A. E. Housman's "To an Athlete Dying Young" and "Nothing Gold Can Stay" by Robert Frost are poems on transience. The poems take a look at youth and the different perspectives it brings to life in general. Then they look at death and the way certain assets wither away. Although their outlook on death varies, both poets realize that fame and beauty fade, and that they should cherish their youth.
Dying young is thought to be one of the most tragic of circumstances. The thoughts of lives wasted, dreams unattained, memories never conceived. It is sad fate uncontrollable by any earthly being. Most people desire to live to a ripe old age as to take full advantage of their time on earth, to experience as much as they can, and would be aghast to have premature death be viewed in a positive light. Yet this thought is the driving force behind "To an Athlete Dying Young" by Housman.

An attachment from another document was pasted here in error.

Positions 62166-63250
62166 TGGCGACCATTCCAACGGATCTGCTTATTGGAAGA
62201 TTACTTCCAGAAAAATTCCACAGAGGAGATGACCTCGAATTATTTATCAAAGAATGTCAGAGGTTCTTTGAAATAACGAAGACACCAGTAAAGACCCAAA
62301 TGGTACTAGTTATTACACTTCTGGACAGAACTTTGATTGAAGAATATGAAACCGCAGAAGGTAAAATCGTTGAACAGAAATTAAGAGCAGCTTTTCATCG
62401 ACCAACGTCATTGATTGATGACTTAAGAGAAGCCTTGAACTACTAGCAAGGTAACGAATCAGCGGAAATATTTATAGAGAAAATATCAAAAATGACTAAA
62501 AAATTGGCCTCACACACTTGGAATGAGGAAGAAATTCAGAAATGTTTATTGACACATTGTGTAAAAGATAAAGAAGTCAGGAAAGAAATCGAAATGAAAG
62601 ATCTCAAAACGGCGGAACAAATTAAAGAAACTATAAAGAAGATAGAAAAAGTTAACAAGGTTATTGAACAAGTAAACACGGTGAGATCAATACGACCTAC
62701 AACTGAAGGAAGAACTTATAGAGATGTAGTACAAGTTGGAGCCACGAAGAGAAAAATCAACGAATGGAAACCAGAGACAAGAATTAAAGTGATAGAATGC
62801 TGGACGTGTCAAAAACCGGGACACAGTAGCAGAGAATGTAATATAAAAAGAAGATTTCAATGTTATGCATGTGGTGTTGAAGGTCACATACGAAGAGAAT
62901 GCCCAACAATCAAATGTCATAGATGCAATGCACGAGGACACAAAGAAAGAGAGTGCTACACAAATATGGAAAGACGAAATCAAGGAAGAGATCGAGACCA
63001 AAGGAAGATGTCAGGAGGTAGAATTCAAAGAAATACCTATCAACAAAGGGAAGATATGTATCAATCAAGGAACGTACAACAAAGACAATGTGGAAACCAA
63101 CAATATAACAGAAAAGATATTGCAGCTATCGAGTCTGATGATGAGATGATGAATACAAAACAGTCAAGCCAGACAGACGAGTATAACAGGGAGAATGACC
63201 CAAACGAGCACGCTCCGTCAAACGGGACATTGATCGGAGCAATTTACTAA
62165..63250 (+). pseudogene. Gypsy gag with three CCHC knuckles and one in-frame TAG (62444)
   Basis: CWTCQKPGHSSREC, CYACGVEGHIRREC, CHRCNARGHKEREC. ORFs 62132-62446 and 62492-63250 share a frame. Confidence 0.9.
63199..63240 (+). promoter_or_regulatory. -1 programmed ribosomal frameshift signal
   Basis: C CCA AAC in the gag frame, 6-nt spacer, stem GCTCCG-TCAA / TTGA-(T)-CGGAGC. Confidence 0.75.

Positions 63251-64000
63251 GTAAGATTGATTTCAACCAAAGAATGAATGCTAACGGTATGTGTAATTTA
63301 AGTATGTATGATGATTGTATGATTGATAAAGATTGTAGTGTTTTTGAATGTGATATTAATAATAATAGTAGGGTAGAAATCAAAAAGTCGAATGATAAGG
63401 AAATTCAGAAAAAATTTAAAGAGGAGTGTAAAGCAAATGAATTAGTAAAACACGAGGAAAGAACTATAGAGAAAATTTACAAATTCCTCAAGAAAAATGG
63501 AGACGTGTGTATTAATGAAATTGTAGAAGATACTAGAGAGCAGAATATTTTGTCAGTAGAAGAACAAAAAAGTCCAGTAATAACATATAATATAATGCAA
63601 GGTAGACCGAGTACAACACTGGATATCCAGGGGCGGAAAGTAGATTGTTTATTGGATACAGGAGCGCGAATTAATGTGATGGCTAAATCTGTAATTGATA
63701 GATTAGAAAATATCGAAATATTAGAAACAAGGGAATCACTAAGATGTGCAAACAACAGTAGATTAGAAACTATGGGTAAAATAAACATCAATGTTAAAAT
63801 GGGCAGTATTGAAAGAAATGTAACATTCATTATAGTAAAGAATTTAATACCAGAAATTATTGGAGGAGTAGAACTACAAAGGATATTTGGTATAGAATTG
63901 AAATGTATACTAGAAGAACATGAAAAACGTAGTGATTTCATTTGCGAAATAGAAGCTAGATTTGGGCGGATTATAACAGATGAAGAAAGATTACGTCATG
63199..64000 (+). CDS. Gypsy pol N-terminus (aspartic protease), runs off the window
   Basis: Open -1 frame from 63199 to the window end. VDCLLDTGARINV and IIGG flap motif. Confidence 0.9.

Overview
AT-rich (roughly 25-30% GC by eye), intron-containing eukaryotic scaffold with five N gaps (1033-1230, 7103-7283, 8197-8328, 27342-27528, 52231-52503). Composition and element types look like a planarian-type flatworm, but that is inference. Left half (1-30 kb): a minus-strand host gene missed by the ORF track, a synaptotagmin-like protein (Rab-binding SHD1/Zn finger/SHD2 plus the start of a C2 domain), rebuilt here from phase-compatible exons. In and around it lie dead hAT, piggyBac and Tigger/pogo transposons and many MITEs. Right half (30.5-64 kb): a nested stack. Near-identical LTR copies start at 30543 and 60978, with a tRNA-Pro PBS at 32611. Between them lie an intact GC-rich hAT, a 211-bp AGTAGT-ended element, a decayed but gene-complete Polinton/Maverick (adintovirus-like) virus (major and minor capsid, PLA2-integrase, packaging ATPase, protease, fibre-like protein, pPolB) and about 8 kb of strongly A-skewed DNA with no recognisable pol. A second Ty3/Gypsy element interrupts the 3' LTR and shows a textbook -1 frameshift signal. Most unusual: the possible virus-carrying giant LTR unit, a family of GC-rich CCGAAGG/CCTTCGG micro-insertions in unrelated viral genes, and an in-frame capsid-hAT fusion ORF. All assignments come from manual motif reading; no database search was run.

Likewise, Frost portrays beauty as something that seems to be even more fleeting than it really is, in "Nothing Gold Can Stay". He compares a person's life to that of a tree, from the beginning of spring to the end of fall, changing right before one's eyes.
Both poems look back on the beginning of a life. In "To an Athlete Dying Young," Housman reflects back on the life of a champion runner. Housman recalls the time the athlete won a race, gaining him public appreciation, "Man and boy stood cheering by/ And home we brought you shoulder-high"(lines 3-4). The speaker relates this joyous time to the present, where "Shoulder-high we bring you home/ And set you at your threshold down"(6-7). With the phrase "shoulder-high" he connects the race to the funeral procession. The honor...